Tuesday, November 5, 2013

The Romance of Religion by Dwight Longenecker

Do you know what reading this book reminded me of? It was G.K Chesterton. I'm not kidding. But since the author is also a Catholic, perhaps I shouldn't be so surprised.

While I don't agree with Catholic theology, this book is thankfully devoid of that. Instead, it's a book on the need for romance (specifically, the romance that religion brings) in this world.

The book wanders through the reason why we need romance (and why it is real), the heroics and fights (the fight for Life, Beauty and Love), stories and romance, and finally, the nature of this romance and how it relates to Christianity.

I'll be honest, I love this book because of the language. In fact, I marked out a lot of stuff. Take a look at a few of these quotes:

Talking about ideas:

"Like Achilles, the hero who forgot his heel, or like Icarus who, flying close to the sun, forgot that his wings were made of wax, we should be wary when triumphant ideas seem unassailable, for then there is all the more reason to predict their downfall."

On Madness:

"Because we are limited in our knowledge, even the sanest of us are slightly insane. Our limitations are a kind of madness, and we can only choose to deny we are mad, and so descend into a dark spiral of total insanity, or accept we are mad and embark on a quest to regain our true and wholesome sanity"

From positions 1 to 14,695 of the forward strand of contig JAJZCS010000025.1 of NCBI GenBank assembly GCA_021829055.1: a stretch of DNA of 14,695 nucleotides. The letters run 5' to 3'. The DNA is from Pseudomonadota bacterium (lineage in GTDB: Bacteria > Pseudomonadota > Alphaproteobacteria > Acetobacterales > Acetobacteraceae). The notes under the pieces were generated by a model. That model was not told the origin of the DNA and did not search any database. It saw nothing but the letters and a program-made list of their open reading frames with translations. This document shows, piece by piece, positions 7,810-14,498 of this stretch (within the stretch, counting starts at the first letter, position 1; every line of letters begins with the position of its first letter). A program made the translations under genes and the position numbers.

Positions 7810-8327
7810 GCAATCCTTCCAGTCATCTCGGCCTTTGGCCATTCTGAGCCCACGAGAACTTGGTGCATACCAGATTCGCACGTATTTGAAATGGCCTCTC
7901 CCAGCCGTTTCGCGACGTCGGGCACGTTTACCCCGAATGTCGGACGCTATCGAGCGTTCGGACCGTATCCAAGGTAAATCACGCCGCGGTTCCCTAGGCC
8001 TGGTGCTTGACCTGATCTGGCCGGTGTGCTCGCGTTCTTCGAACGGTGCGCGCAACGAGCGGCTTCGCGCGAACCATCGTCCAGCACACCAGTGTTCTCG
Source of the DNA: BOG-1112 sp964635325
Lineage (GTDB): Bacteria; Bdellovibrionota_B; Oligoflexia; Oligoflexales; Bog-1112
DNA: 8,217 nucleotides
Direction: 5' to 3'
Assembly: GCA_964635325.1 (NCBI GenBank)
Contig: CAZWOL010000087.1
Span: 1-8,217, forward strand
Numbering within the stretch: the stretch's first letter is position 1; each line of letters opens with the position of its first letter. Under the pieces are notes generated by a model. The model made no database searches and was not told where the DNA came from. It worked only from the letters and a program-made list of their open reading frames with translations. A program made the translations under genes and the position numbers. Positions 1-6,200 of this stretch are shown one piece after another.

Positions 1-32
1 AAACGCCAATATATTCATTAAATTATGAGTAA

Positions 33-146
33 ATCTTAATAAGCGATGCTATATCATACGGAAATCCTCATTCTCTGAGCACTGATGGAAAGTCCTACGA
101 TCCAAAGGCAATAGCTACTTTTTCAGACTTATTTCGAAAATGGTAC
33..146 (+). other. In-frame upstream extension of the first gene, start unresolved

On Ideologies:

"Idealogues attempt to create heaven here on earth, and their ideologies, like all false gods, demand far more than they deliver, and what they demand is life itself. ... ... This is because ideologies live for an idea - they do not live for life - and any ideology that does not put put life first will invariable put it last"

If these quotes all seem so disparate, well, just know that they're tied up with the idea of romance and the romantic hero.

Even though I have a lot of other books to read and review, I have a feeling that I'll be re-reading this book soon - It's worth another read.

Disclaimer: I got a free copy of this book from the publisher via Netgalley in exchange for a free and honest review.

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